One of the big secrets about doing a PhD is that it’s not a solitary task. While it’s up to you to take control of the project and move the research forward, there’s no way you can know all the answers (after all, if you did, why bother keeping up with the literature?). You’ve got a lot of assistance at your disposal – your first, most obvious port of call is your supervisor. They’re tasked with keeping you on track, and making sure you don’t get stuck. That might seem all well and good, but it’s true that supervisors can’t always be around – they go to conferences, they teach, sometimes they even get sick. When you’ve got a problem, it’s not guaranteed that they’ll be there to fix it.
What do you do? If you work in a research group, there’ll always be somebody else to ask. They might even be a better first choice than your supervisor, depending on their talents and specialities. Incidentally, this is another thing to be looking for at the earliest stage of applying for a PhD: is there a good pool of friendly lecturers/postdocs who you can tap for assistance? This is where good social skills really come in handy – if you’re not good at approaching people and asking for help, then you might find times where you struggle.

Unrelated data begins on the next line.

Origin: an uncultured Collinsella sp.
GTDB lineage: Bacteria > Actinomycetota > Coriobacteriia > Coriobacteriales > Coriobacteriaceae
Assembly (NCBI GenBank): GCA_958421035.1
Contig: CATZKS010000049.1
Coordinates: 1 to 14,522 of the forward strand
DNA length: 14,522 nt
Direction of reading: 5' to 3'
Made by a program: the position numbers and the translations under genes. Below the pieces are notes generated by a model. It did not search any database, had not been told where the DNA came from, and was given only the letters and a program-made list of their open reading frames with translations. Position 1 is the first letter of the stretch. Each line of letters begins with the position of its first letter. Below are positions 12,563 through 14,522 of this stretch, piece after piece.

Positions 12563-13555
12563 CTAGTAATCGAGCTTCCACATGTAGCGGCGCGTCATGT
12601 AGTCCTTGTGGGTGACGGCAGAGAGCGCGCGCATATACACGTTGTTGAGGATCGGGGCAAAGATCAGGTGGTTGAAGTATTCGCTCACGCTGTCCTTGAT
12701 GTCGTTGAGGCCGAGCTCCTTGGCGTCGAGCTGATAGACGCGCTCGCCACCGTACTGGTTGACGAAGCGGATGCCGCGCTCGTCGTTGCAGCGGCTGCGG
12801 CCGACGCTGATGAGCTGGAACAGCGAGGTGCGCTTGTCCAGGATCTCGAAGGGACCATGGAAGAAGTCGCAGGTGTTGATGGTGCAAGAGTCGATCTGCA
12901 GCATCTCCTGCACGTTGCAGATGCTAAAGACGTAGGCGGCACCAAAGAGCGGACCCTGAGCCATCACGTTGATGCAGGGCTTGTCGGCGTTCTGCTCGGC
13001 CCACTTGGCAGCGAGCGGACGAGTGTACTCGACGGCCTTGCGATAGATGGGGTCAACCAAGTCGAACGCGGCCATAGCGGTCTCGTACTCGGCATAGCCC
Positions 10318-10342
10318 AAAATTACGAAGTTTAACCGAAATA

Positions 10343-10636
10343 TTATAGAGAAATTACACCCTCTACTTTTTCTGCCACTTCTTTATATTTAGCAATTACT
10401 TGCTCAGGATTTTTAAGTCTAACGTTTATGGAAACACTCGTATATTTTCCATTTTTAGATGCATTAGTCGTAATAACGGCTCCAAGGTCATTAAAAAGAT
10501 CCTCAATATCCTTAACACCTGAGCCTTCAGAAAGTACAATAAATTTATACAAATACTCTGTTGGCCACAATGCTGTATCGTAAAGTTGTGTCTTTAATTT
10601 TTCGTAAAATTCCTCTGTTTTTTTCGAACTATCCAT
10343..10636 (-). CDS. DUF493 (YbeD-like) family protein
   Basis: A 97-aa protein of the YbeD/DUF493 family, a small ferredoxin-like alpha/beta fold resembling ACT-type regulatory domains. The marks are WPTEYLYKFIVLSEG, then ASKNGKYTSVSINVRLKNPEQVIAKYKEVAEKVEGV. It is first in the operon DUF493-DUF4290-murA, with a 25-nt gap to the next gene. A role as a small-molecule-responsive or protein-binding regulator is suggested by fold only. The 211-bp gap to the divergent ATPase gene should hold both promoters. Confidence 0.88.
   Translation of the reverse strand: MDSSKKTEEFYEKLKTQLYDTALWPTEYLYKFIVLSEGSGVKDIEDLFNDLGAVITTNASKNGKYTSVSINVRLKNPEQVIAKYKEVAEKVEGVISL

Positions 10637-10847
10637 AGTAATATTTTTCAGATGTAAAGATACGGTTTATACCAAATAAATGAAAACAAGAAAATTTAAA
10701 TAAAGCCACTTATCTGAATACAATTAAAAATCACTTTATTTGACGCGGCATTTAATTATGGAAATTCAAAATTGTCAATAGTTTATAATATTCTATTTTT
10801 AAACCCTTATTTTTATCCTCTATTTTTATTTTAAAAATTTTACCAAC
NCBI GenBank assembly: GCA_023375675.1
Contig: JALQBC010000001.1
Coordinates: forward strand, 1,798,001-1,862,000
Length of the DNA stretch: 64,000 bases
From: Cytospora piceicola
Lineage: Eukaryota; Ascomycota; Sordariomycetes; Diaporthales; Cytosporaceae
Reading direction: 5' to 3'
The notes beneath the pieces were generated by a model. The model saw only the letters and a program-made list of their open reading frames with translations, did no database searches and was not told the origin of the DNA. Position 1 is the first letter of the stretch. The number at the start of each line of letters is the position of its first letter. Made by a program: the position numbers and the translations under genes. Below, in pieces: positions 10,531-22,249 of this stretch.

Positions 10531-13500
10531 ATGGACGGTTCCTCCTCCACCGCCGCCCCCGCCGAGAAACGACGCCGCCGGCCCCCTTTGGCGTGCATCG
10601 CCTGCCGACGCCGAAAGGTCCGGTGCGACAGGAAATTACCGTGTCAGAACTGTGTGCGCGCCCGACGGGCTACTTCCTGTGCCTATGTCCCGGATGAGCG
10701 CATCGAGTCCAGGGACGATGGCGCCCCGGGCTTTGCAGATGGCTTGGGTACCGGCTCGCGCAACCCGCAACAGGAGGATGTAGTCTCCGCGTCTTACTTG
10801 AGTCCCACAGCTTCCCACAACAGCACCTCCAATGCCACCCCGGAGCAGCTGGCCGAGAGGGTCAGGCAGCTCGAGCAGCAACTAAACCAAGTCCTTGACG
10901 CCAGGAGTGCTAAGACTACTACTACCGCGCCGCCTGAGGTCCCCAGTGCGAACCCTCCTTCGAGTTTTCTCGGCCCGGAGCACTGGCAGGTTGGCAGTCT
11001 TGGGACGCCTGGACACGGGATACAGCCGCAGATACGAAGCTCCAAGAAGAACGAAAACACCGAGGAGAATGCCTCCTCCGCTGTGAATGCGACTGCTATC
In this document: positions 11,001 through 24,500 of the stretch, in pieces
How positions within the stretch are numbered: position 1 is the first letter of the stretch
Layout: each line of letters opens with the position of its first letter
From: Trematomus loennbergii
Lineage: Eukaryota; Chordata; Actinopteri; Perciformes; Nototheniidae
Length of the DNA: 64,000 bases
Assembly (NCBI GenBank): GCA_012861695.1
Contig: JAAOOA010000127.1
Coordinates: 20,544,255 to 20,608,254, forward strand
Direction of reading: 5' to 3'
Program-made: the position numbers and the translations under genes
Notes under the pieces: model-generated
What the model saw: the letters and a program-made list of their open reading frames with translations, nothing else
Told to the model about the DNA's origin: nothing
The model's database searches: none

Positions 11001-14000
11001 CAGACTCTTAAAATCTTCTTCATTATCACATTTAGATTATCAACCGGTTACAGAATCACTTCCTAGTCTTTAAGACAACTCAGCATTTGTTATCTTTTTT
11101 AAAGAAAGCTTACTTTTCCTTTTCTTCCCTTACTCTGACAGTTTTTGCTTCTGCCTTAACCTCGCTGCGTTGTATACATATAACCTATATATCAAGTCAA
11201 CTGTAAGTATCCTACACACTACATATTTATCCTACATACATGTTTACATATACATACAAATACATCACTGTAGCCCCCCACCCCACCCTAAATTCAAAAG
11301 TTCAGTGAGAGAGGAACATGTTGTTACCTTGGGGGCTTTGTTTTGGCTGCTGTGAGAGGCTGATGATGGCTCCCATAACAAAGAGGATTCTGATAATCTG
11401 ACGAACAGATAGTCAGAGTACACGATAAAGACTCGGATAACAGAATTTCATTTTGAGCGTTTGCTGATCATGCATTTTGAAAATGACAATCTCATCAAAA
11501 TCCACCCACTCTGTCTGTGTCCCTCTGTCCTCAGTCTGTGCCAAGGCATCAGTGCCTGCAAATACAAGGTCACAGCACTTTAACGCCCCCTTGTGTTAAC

We’ve not even considered a really useful resource yet: your fellow PhD students. This is particularly good if you think you’re stuck on an idiotic problem. A common example in my department is programming languages. There are a variety of languages used at the ROE, and no-one is an expert in all of them. If some vital software package demands you learn Python or C++, or you’re not sure how to write a certain command, chances are they’re someone else’s bread and butter. Knock on their door and ask nicely (emails are acceptable too). Just remember that you have to pay it forward – someone will no doubt ask you for help one day!
Colleagues aren’t just useful for technical details. PhDs can be quite tough on your social life, especially as you move towards the end, and are writing up your thesis. It’s very easy to retreat into an isolated environment, where there’s nobody else there but you and your project. While this might work well for you, it really doesn’t work well for me (my colleagues will quickly recount my avid observance of coffee breaks!). Remember that the PhD students are all in the same boat as you, and will probably be happy to share the experience with you – a little venting can be a great relief (just be prepared to be a good listener to your colleagues as well, because they will no doubt need to vent as much as you). It’s amazing what a little trench humour over lunch can do for your spirits.
The bottom line: don’t go through it alone, whether it’s solving a research problem or just some basic social interaction. Ask for help!